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Student Lecture - Lecture 9 Cardiovascular Cardiovascular Vascular Acute Exercise Tuesday 2­9­10 Extra credit Outline Outline Quiz 5 Finish

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Unformatted text preview: Lecture 9 Cardiovascular Cardiovascular Vascular / Acute Exercise Tuesday 2­9­10 Extra credit Outline Outline Quiz 5 Finish Vascular Lecture Small group discussions Group presentations – February 19th, 1:30, Armstrong B061, Anne Cox, Illinois State University, “Physical education motivation: Do different reasons really matter” Blood Pressure Blood Force exerted by blood against arterial walls. _______________ – force exerted during contraction phase of the cardiac cycle. _______________ – force exerted during relaxation phase of the cardiac cycle. Mean arterial pressure – average pressure across cardiac cycle. Unable to calculate during exercise because ratio of time spent in systole and diastole is no longer 1/3 to 2/3. – ___________________________ Measuring Blood Pressure Measuring Sphygmomanometer (Blood Pressure Cuff) Stethoscope Systolic pressure Diastolic pressure – __________________ _____ – __________________ _________ Exercise Physiology, McArdle, Katch & Katch Factors Influencing Blood Pressure Factors Figure 9.8 Resistance Resistance ________________ Resistance = – (Length x Viscosity/__________) Physiologically ___________ contributes greatest to resistance. < Pressure ∆ Across Systemic Circulation Circulation Figure 9.21 Relationship Between Blood Flow, Pressure and Resistance Pressure Blood Flow = __________________ Resistance = __________________ – Increased resistance equals ____________________ – Decreased resistance equals _________________________ Discussion Topic #1 Discussion It is well known that heart rate increases at the initiation of exercise. Discuss the following topics relative to the heart rate response during exercise. – What is the physiological importance of the increase in heart rate during exercise? – What changes occur to the autonomic nervous system to stimulate the increase in heart rate during exercise? – Describe at the cellular and molecular level how heart rate increases during exercise? – Discuss how high heart rate can go during exercise. – Discuss how maximal heart rate is calculated and the validity of this calculation. – Describe how taking a β­blocker would impact the heart rate response during exercise. – Discuss the kinetics of the heart rate response upon completion of exercise. Discussion Topic #2 Discussion It is well known that stroke volume increases with exercise. Discuss the following topics relative to the change in stroke volume during exercise. – Discuss the mechanisms by which stroke volume is increased during exercise. – Discuss at the cellular and molecular levels how contractility is increased. – Discuss the role that the Frank Starling mechanism play in increasing stroke volume during exercise. – Discuss why stroke volume plateaus at 40% of VO2max in untrained individuals. – Discuss why stroke volume does not plateau in endurance trained individuals. – Discuss how posture during exercise will effect stroke volume. – Discuss how dehydration will effect stroke volume. Discussion Topic #3 Discussion Cardiac output increases during exercise to meet the rising oxygen requirements of the working skeletal muscle. Discuss the following topic relative to the change in cardiac output during exercise. – Discuss the mechanisms involved in the increase in cardiac output during exercise. – Discuss why the slope of the cardiac output is not linear with VO2 (i.e. after a VO2 of 40 to 50% of max). – Discuss why cardiac output decreases after 30 years of age. – Discuss the average maximal cardiac output for a sedentary man and woman. – Discuss the mechanisms underlying a lower cardiac output in women compared to men. – Discuss how ambient air temperature effects cardiac output during prolonged exercise. – Discuss the cardiac output kinetics following exercise. Discussion Topic #4 Discussion Blood pressure is known to change during exercise. Discuss the following topics relative to the change in blood pressure during exercise. – – – – – – – How does systolic blood pressure change during exercise? Discuss the underlying mechanisms involved in the changes in systolic blood pressure during exercise. How does the diastolic blood pressure change during exercise? Discuss the underlying mechanisms involved in the changes in diastolic blood pressure during exercise. Discuss the differences in blood pressure response during arm and leg exercise. Discuss why some individuals immediately following exercise become hypotensive (i.e. post exercise hypotension). Discuss what effects increases in blood pressure have on baroreceptors during exercise. Discussion Topic #5 Discussion It is well known that blood flow increases dramatically at the onset of exercise. Discuss the following topics relative to the change in blood flow during exercise. – Discuss the mechanisms underlying the immediate increase in blood flow at the onset of exercise. – Discuss the mechanisms involved in the maintenance of blood flow during exercise. – Discuss what happens to blood flow in the GI, Kidneys, Bone, Brain and Skin during exercise. – Discuss what happens to coronary artery blood flow and oxygen extraction during exercise. – Discuss how the sympathetic nervous system is involved in the regulation of blood flow during exercise. Discussion Topic #6 Discussion Central command is thought to play a pivotal role in the regulation of the cardiovascular system during exercise. Discuss the following topics relative to how exercise effects the regulation of the cardiovascular system. – Discuss the central command theory. – Discuss how heart mechanoreceptors could modify the central command output. – Discuss how muscle mechanoreceptors could modify the central command output. – Discuss how muscle chemoreceptors (metaboreceptors) could modify the central command output. – Discuss how baroreceptors could modify the central command output. ...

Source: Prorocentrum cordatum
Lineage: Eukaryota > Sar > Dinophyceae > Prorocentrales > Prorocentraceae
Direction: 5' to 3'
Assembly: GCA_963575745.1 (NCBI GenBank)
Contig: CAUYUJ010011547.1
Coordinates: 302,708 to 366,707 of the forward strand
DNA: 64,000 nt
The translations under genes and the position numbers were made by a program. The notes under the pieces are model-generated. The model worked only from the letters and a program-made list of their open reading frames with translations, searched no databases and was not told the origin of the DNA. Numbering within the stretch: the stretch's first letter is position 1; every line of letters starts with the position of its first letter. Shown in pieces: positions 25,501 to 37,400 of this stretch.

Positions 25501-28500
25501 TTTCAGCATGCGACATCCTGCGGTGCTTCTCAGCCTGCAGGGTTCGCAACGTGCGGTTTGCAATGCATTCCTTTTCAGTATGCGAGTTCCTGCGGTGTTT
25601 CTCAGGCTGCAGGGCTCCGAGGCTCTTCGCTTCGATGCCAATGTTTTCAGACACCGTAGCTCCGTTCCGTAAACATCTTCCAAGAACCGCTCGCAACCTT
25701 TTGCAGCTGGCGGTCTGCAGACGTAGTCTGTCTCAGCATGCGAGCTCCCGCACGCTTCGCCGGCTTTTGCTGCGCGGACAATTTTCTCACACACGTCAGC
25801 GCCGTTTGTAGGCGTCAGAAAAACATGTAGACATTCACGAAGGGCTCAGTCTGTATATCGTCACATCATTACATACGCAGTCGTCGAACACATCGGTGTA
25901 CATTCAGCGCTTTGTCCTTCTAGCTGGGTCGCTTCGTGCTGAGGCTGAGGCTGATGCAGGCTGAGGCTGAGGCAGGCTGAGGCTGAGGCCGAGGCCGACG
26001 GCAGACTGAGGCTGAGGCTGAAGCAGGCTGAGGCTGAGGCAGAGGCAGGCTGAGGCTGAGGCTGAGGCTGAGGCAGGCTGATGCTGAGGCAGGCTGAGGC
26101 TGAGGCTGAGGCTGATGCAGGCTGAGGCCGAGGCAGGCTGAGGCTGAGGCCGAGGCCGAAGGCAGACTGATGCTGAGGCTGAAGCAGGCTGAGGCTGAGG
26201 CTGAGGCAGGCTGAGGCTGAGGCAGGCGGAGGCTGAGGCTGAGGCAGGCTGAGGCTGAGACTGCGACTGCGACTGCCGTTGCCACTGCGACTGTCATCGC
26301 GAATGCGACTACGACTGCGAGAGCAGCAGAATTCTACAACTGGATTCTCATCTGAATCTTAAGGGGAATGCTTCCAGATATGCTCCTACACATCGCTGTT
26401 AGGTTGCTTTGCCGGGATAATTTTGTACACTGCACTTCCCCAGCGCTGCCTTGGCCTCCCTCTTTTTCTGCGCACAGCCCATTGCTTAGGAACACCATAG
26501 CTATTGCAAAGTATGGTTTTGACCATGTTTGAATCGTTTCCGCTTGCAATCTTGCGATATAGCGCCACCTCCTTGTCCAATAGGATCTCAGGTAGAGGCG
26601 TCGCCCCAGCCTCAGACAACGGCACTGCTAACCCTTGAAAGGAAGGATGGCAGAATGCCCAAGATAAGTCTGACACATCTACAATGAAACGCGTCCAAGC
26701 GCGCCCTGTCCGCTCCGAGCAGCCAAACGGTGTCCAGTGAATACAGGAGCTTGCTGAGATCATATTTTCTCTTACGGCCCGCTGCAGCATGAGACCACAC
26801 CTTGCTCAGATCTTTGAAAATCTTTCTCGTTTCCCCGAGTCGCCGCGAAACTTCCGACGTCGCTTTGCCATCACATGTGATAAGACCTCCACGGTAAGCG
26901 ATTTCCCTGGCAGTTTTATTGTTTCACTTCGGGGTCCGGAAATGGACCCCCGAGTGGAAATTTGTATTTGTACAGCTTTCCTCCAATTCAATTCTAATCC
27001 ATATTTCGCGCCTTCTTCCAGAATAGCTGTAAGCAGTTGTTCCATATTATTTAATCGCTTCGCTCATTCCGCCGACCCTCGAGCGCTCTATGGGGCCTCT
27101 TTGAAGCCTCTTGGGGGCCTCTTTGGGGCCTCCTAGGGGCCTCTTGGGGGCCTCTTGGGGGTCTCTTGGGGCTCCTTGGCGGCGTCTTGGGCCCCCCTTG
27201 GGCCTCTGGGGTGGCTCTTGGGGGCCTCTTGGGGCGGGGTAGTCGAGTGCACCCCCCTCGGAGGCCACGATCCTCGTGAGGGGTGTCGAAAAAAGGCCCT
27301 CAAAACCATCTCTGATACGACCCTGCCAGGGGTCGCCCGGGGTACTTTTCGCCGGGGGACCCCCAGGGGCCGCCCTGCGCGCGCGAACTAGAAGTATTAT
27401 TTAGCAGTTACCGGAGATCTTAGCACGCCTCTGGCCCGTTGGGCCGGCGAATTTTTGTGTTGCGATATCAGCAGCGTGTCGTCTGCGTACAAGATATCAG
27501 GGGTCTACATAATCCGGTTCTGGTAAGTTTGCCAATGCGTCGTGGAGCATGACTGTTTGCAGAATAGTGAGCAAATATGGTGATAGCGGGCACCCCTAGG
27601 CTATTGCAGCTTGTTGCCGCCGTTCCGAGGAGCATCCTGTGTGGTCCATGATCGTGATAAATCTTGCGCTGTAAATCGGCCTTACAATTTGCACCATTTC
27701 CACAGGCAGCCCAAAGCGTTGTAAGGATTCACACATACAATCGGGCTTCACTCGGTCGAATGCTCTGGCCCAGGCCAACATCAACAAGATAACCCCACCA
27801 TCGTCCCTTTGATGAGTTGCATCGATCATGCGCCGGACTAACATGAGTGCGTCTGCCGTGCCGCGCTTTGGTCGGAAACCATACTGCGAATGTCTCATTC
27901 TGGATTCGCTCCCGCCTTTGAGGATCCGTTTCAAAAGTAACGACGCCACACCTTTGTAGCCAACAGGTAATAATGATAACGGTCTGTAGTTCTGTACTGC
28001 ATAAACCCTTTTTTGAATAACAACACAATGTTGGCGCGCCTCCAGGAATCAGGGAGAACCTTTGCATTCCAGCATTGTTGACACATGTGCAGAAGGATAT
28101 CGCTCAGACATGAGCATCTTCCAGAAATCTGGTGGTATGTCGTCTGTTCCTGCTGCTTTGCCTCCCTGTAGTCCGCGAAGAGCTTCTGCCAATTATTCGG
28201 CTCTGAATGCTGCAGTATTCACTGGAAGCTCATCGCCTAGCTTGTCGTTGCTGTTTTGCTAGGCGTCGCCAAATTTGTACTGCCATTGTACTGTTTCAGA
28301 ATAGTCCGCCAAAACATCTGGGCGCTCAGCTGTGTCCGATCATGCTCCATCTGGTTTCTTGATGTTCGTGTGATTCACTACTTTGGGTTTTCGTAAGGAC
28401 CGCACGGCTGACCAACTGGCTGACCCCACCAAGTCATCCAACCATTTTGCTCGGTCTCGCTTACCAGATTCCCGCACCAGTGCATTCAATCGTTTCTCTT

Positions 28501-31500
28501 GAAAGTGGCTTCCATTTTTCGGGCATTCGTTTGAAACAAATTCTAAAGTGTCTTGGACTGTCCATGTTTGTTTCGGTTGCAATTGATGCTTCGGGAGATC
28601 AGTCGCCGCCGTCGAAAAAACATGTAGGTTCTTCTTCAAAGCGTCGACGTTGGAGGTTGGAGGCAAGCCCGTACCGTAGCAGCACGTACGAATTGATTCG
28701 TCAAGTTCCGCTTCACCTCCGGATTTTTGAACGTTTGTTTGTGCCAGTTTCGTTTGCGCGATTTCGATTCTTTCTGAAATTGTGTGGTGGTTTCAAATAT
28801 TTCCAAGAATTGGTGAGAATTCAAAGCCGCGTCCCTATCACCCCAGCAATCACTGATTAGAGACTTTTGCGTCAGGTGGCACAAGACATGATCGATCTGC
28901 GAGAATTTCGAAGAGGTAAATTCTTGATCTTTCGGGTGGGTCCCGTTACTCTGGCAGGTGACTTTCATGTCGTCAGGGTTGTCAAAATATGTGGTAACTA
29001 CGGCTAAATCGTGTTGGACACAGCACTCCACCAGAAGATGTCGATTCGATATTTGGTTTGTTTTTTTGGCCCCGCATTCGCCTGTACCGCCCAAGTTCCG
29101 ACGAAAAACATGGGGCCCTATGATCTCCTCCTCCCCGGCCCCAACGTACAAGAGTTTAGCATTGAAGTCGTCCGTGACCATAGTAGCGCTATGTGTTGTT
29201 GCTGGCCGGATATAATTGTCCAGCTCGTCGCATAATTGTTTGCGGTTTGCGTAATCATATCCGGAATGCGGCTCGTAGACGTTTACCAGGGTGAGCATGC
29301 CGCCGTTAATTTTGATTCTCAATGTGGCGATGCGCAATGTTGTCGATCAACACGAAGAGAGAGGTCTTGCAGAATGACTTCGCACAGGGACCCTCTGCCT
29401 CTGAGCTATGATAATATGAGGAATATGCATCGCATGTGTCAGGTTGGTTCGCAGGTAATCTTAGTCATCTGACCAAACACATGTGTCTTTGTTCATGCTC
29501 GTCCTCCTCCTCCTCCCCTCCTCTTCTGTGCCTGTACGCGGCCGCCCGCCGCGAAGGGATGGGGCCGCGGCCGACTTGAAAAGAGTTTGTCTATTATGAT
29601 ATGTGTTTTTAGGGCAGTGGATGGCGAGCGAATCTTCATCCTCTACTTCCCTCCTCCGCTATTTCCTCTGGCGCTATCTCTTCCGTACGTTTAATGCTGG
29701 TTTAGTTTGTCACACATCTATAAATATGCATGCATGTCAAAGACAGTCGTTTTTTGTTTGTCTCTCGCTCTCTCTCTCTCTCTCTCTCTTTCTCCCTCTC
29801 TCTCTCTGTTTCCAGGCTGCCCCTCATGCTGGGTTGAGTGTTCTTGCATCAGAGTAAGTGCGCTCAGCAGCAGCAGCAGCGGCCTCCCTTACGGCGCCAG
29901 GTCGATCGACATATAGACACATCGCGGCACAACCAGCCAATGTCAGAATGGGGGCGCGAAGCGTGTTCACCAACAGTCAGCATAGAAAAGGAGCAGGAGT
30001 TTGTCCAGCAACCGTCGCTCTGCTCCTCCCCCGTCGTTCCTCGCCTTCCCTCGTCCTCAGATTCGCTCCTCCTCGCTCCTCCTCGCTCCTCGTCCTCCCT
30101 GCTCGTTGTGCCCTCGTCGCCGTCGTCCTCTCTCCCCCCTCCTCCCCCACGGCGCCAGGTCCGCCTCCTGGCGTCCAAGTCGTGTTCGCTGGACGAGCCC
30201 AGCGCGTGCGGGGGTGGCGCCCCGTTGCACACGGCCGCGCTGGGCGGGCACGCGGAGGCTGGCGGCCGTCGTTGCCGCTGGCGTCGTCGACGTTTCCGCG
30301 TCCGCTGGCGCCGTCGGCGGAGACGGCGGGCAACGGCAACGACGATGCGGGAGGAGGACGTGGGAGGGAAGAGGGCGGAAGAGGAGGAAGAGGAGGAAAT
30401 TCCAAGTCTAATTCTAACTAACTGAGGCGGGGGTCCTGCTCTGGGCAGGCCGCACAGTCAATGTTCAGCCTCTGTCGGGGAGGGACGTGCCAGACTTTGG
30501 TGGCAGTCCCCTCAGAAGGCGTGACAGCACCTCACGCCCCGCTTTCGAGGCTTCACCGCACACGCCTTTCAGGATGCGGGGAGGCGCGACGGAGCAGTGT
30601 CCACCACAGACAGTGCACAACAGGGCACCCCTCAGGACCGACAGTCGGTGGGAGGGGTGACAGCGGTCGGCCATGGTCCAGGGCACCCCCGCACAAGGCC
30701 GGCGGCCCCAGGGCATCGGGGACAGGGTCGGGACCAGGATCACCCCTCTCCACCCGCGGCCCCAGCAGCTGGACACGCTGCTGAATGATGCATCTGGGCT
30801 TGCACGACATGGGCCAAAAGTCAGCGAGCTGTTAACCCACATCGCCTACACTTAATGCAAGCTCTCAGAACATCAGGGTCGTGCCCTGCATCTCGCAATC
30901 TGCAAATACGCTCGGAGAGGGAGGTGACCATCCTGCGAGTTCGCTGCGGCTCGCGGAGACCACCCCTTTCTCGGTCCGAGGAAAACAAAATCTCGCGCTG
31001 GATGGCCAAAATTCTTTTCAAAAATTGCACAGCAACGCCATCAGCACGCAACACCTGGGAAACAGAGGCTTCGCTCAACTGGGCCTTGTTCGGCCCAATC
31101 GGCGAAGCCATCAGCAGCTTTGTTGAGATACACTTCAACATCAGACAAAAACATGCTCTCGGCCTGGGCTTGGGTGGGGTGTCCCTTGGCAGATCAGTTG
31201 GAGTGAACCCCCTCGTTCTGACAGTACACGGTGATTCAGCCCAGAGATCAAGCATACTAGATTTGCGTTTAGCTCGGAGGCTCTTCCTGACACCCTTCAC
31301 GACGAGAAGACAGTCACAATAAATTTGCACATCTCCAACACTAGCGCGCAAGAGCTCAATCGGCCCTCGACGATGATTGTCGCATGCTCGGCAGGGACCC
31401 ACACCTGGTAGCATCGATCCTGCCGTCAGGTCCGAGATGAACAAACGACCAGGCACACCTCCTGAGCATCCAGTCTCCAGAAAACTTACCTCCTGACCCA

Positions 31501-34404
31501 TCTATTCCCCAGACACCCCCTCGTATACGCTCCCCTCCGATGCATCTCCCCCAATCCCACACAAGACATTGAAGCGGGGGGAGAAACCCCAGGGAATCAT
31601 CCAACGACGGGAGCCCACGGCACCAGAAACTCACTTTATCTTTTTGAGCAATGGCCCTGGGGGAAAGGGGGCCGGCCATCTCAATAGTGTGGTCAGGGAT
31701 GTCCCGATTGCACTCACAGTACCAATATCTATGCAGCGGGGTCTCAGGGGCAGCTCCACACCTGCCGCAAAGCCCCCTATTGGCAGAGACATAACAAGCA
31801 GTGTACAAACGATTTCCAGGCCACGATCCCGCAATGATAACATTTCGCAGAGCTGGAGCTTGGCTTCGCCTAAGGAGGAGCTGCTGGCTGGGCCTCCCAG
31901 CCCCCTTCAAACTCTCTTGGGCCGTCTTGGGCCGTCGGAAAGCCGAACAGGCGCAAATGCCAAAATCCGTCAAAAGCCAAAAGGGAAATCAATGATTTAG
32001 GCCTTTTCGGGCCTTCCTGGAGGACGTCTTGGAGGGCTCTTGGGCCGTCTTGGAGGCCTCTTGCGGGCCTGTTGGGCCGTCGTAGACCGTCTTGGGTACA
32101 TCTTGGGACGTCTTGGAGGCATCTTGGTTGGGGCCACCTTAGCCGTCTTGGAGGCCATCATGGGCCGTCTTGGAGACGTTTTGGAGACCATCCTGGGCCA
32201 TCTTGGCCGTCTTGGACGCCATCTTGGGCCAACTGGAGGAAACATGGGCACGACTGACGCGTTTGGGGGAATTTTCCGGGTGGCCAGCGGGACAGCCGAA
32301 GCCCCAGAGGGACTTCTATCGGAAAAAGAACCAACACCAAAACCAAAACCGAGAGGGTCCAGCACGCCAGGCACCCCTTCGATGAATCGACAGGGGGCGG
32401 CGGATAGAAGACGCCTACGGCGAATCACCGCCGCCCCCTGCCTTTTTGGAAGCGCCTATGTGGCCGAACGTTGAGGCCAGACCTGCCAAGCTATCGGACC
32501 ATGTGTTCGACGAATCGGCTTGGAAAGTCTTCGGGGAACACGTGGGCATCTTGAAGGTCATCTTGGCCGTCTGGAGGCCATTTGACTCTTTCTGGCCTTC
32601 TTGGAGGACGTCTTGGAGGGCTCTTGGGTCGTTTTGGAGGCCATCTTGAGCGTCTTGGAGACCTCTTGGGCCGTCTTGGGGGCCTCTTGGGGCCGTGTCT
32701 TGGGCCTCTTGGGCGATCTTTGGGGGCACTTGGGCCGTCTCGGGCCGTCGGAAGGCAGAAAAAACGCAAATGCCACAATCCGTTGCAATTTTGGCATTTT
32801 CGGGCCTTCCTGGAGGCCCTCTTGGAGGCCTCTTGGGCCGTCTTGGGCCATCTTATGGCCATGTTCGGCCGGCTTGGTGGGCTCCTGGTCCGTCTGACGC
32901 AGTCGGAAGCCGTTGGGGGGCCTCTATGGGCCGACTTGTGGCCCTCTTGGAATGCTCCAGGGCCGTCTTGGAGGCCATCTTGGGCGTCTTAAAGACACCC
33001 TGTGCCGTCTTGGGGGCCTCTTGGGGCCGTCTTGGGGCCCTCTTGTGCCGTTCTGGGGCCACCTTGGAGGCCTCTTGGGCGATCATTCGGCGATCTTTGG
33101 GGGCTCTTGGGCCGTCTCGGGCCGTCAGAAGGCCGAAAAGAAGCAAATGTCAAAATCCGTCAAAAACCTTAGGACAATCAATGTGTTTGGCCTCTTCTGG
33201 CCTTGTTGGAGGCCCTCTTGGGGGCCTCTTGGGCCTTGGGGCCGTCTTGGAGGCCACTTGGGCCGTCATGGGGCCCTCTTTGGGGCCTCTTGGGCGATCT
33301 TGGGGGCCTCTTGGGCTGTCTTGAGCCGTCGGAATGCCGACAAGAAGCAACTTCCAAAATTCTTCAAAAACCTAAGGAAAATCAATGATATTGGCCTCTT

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This note was uploaded on 02/17/2011 for the course HK 458 taught by Professor Newcomer during the Spring '10 term at Purdue University-West Lafayette.